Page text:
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Reality Winner, a former NSA contractor, agreed to a plea deal and was sentenced to 63 months in prison for leaking classified NSA documents related to U.S. election attacks by Russia.
The sentence for the NSA leaker is the longest ever for someone disclosing national defense information to the media, according to the U.S. Department of Justice. Winner pleaded guilty to leaking the documents after being arrested in early June 2017.
Winner admitted to providing news outlet The Intercept with a copy of a classified report detailing a Russian military spear phishing campaign against local election officials around the country in the days before the 2016 presidential election. The same information was included in grand jury indictments of Russian intelligence agents in July 2018 as part of special counsel Robert Mueller's investigation into Russian election interference.
Prosecutors in the case alleged the NSA leaker caused "exceptionally grave" damage to U.S. national security by releasing the documents. But Winner's defense attorneys positioned her actions as whistleblowing intended to expose information for the good of the U.S. public.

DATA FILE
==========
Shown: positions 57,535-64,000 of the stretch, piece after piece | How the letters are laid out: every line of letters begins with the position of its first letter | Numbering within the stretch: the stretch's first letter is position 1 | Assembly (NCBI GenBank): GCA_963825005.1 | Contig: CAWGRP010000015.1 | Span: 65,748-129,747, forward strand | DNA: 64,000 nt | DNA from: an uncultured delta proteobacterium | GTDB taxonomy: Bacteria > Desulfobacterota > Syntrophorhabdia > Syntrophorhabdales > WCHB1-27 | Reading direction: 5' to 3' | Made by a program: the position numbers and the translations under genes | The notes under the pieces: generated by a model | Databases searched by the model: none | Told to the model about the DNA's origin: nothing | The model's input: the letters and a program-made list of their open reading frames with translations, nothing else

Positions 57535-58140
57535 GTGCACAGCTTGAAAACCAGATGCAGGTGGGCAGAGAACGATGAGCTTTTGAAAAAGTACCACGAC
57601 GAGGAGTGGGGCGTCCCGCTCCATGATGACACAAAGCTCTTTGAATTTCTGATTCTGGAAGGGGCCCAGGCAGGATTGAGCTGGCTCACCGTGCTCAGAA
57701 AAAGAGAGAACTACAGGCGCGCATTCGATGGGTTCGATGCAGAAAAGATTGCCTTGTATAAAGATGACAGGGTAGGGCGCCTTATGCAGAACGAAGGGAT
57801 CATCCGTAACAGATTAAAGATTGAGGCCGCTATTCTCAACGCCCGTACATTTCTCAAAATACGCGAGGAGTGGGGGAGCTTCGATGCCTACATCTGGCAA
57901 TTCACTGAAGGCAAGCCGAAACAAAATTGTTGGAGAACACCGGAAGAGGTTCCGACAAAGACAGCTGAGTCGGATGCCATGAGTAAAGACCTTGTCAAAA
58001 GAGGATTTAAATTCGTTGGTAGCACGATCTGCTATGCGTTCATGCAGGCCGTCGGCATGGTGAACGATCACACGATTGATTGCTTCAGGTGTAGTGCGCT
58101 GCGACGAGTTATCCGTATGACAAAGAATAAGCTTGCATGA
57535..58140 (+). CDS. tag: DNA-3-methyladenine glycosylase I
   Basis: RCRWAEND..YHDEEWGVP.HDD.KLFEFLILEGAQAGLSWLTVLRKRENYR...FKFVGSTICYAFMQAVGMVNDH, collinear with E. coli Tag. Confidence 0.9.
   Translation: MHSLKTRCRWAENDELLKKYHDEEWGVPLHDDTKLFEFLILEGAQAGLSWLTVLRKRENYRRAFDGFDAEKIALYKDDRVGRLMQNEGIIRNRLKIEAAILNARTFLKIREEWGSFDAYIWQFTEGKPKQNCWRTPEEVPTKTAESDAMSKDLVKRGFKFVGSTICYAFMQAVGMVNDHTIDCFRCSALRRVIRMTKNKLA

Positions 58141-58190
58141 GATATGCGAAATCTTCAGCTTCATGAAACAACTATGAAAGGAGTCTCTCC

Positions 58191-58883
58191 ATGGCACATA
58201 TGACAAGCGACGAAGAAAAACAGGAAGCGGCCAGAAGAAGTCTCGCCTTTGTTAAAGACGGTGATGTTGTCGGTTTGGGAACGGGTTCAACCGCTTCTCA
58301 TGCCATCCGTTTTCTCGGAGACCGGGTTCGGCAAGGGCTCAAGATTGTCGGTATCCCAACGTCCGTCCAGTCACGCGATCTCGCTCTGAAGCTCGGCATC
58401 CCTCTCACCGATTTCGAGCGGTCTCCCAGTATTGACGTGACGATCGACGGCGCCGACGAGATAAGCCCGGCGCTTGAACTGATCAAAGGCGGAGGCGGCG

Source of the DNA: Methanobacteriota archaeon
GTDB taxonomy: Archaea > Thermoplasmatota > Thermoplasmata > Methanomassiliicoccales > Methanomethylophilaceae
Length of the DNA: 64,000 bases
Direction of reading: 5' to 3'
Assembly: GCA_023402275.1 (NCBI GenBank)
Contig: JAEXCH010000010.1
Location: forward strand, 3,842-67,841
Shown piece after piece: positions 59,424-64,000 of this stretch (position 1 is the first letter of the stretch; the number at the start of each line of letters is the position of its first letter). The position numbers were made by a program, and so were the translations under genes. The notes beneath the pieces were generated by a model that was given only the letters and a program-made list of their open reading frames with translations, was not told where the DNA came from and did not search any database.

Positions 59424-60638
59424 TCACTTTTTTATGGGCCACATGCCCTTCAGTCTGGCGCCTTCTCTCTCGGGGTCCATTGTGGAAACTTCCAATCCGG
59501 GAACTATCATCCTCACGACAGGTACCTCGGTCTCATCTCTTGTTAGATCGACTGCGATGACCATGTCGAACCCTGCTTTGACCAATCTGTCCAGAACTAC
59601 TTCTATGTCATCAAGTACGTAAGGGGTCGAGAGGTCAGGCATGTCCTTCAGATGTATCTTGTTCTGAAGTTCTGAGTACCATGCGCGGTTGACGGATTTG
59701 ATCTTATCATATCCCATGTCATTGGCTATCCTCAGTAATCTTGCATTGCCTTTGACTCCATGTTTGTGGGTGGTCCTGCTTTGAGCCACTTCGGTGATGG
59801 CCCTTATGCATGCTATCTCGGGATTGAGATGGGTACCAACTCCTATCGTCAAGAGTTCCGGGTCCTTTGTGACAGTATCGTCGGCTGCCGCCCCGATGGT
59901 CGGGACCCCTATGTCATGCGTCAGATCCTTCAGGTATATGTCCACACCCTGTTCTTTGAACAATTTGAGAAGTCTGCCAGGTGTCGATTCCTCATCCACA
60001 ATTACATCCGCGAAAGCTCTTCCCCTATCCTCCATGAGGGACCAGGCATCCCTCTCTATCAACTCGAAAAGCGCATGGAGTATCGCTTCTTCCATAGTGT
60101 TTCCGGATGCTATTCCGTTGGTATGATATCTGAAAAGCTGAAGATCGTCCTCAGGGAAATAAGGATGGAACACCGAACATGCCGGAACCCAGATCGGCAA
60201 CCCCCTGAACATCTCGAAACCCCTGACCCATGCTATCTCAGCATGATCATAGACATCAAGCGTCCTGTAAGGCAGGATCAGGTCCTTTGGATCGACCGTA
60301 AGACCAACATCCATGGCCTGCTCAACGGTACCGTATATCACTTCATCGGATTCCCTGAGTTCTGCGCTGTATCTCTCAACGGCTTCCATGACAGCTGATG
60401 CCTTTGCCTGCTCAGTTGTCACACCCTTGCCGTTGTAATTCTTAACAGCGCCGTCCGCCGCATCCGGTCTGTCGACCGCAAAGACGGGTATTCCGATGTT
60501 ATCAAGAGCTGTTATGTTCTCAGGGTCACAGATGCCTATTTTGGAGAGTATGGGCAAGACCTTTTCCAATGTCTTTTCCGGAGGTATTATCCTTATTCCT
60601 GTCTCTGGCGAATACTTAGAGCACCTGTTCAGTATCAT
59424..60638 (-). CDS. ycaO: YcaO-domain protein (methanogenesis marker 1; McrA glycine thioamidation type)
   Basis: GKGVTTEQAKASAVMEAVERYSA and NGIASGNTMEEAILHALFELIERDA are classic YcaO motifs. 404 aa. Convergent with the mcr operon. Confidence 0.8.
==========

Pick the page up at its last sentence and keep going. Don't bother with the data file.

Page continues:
Discussion about the sentencing of the NSA leaker has largely fallen along these lines with some, like Kimber Dowsett, security architect for 18F, expressing on Twitter that the sentence reflects the law of the U.S.
I know a lot of you are expressing solidarity with Reality Winner, but (unpopular opinion) she did, in fact, risk her freedom by leaking classified information. The content and reasons are irrelevant. Did Intercept drop the ball? Yes, but it doesn't negate that she broke the law.— bat (@mzbat) August 23, 2018
However, others like Trevor Timm, executive director of the Freedom of the Press Foundation, noted a desire to see more whistleblower protections in the U.S.
"Reality Winner is a whistleblower who alerted the public about a critical threat to election security. It is a travesty that the Justice Department continues to prosecute sources of journalists under the Espionage Act, a statute meant for spies that doesn't allow for a public interest defense," Timm wrote in a statement. "Winner performed a public service by alerting the public and state officials to dangerous vulnerabilities in election infrastructure, and it's shameful the Justice Department would seek any prison time for her doing so -- let alone the longest sentence for such an act in history."